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Mid-Argyll - 20
Loch Glashan Crannog

Loch Glashan Crannog

Crannog/Island Dwelling

Site Number

National Grid Reference
1916 East
6925 North

Map ( 1:25000)
Ordnance Survey Explorer No 358

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Modern reconstruction of a crannog on Loch Tay

Excavation Details
The crannog was excavated in 1960 when the water level of Loch Glashan was reduced for the construction of a dam for a hydro-electric scheme. Pottery from the site has been dated to the 6th-8th centuries. Further investigations are scheduled for summer 2003.

The crannog is situated just to the south of a small island in the loch, and about 40 metres from the shore. Large numbers of the original logs of its structure - mostly oak, but some silver birch - survive under water. The sub-floor of a rectangular timber building was identified, with massive timbers trimmed and levelled into a floor, measuring about 7.5 by 4.5 metres. Some patches of clay may be the remains of domestic hearths.

Artefacts included many wooden objects, including a paddle, a bucket, a scoop, several bowls, a trough, a spoon and a spindle-whorl. Pottery included several pieces of E-ware.

Also found on the crannog site was a bronze brooch of 8th century style, which had once contained amber which was probably imported from the Baltic. Evidence of metal working was found, including a crucible and some pieces of slag.

Numerous leather fragments were found, indicating that there was a leather workshop at the site. Some pieces of worked leather were at first identified as having once formed a 'jerkin'. This has recently been called into question and preservation and new analysis of these pieces by AOC Archaeology suggest that they may in fact be part of a book-satchel. (1) The stretch marks on the leather where the straps were once attached are now visible.

The appearance of a book-satchel may indicate the presence of clergy or monks at the crannog - they were the men who used books - but there is no need to assume that they were ordinarily resident there. There are many church-sites [link to 'Monastic and Episcopal' essay] n the Kilmartin Glen and beyond from which a cleric may have come to Loch Glashan. The presence of many other leather fragments, some of them extremely thin, may also suggest Loch Glashan crannog was producing that extra fine skin or 'vellum' which was used for making manuscripts.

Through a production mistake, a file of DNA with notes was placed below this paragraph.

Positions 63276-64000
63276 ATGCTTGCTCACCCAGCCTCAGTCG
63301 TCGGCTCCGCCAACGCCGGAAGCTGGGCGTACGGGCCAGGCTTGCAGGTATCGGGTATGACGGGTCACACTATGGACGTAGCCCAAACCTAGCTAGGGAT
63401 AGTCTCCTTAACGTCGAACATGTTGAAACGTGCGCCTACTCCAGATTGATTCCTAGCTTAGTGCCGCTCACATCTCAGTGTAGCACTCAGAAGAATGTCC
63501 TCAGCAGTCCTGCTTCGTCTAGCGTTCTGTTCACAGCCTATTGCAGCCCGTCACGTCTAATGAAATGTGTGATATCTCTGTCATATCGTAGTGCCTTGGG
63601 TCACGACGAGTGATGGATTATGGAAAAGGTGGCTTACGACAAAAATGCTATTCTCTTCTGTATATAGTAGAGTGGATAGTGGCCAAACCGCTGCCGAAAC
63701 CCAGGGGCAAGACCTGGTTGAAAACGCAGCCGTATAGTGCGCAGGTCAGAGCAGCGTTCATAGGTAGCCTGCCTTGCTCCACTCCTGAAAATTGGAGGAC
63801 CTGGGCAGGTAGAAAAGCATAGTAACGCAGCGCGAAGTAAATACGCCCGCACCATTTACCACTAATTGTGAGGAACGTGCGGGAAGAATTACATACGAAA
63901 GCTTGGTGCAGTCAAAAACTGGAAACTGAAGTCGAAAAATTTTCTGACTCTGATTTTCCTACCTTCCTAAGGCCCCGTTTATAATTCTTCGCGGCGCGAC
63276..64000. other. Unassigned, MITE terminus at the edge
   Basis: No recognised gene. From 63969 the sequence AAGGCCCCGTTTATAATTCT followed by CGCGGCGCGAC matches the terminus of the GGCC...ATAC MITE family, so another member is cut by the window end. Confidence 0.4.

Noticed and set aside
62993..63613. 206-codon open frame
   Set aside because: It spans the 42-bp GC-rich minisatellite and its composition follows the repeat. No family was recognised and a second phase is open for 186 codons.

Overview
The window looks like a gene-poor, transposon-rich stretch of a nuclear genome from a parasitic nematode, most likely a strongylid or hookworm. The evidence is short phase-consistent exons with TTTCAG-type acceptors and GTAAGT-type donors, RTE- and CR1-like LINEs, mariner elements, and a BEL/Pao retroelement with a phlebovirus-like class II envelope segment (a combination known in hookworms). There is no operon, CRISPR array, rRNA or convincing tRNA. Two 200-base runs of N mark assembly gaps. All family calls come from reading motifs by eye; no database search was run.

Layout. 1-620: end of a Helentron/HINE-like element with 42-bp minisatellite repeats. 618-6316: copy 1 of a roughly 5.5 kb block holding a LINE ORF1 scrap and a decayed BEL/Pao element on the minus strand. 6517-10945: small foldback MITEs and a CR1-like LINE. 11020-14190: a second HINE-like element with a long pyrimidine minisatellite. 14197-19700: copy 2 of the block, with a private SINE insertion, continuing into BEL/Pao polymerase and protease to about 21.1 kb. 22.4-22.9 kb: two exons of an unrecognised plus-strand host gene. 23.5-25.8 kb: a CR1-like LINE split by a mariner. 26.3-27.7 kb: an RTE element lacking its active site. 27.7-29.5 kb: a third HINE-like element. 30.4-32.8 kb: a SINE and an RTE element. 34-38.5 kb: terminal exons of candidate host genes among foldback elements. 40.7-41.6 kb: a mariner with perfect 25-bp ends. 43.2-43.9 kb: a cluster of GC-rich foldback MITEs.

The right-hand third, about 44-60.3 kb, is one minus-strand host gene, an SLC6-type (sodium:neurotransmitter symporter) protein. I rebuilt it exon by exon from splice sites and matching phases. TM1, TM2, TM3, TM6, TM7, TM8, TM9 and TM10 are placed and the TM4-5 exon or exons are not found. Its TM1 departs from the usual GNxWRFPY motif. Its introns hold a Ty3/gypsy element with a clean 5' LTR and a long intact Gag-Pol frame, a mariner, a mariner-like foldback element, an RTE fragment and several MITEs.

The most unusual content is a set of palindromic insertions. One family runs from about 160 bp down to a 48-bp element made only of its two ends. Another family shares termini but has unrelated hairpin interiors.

1 The identification of the leather fragments as a jerkin was first questioned by Dr Colleen Batey of Glasgow, and the preservation and analysis of the material, and the suggestion that it is the remains of a book satchel, were the


Check out the following sections of the website for related information

Mid-Argyll Sites and Artefacts

 1. Kilmory Oib
 2. Druim an Dúin
 3. Duntroon
 4. Dún Ardifur 1
 5. Eilean Rígh 1
 6. Dún Chonaillach
 7. Loch Awe Crannogs
 8. Torran Hoard
 9. Dún na Nighinne
10. Kilmartin Parish Church
11. Temple Wood Stone Circles
12. Ogham stone, Poltalloch
13. Barnakil Cross
14. Kilbride Chapel
15. Kilbride Crosses
16. Dunadd Fort
17. In Nomine disk
18. Brooch Moulds
19. Dunadd cross-marked quern
20. Loch Glashan Crannog
21. Glebe Cairn

22. Nether Largie North
23. Nether Largie Mid
24. Nether Largie South
25. Ri Cruin
26. Nether Largie
27. Ballymeanoch - Stones
28. Ballymeanoch - Henge
29. Ballymeanoch - Cairn
30. Dunchragaig
31. Baluachraig
32. Carnassarie Castle
33. BallymeanocH - Barrow
34. Dun Mac Samhainn
35. Glenmoine, Upper Largie
36. Creag a' Mhadaidh
37. Carnassarie - Round Cairn
38. Carnasserie - Standing Stones
39. Carnasserie - Cist
40. Carnasserie Cottage
41. Upper Largie - Cist
42. Upper Largie - Rock Carvings

43. Nether Largie
44. Poltalloch - Cist
45. Poltalloch - cists
46. Bruach an Druimein
47. Dunchraigaig - Dun
48. Poltalloch - Round Cairn
49. Rownfield - Cist
50. Ballymeanoch - Cist
51. Poltalloch - Cists
52. Ballymeanoch - Dun
53. Dunadd - Standing Stones
54. Dunadd - Standing Stone
55. Baile Mor - Dun
56. Anaskeog - Rock Carvings
57. Bariole
58. Rhudil - Round Cairn 1
59. Rhudil - Round Cairn 2
60. Kilmartin Castle
61. Slockavullin
62. Rowanfield - Standing Stone
63. Poltalloch - Cremation

Mayo - Vestvågøy - Mid-Argyll

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